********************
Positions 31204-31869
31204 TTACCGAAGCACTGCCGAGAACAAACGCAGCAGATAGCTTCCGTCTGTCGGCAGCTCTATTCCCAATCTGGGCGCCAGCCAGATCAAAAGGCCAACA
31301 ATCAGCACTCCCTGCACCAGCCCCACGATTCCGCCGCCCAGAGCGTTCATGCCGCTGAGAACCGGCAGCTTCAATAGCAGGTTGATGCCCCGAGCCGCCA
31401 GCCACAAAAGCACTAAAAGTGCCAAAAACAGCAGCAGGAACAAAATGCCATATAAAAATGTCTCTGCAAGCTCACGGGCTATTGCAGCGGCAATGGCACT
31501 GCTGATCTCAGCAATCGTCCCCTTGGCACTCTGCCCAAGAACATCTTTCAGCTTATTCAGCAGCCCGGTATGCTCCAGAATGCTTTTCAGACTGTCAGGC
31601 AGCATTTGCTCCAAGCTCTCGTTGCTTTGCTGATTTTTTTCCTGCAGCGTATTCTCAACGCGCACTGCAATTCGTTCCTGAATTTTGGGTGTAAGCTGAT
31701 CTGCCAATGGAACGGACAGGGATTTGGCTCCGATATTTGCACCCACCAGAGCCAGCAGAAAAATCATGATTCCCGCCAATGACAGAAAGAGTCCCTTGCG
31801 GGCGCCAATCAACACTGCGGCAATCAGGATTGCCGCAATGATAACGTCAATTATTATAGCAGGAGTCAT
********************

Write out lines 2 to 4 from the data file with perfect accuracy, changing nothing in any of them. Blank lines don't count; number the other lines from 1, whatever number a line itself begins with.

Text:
31204 TTACCGAAGCACTGCCGAGAACAAACGCAGCAGATAGCTTCCGTCTGTCGGCAGCTCTATTCCCAATCTGGGCGCCAGCCAGATCAAAAGGCCAACA
31301 ATCAGCACTCCCTGCACCAGCCCCACGATTCCGCCGCCCAGAGCGTTCATGCCGCTGAGAACCGGCAGCTTCAATAGCAGGTTGATGCCCCGAGCCGCCA
31401 GCCACAAAAGCACTAAAAGTGCCAAAAACAGCAGCAGGAACAAAATGCCATATAAAAATGTCTCTGCAAGCTCACGGGCTATTGCAGCGGCAATGGCACT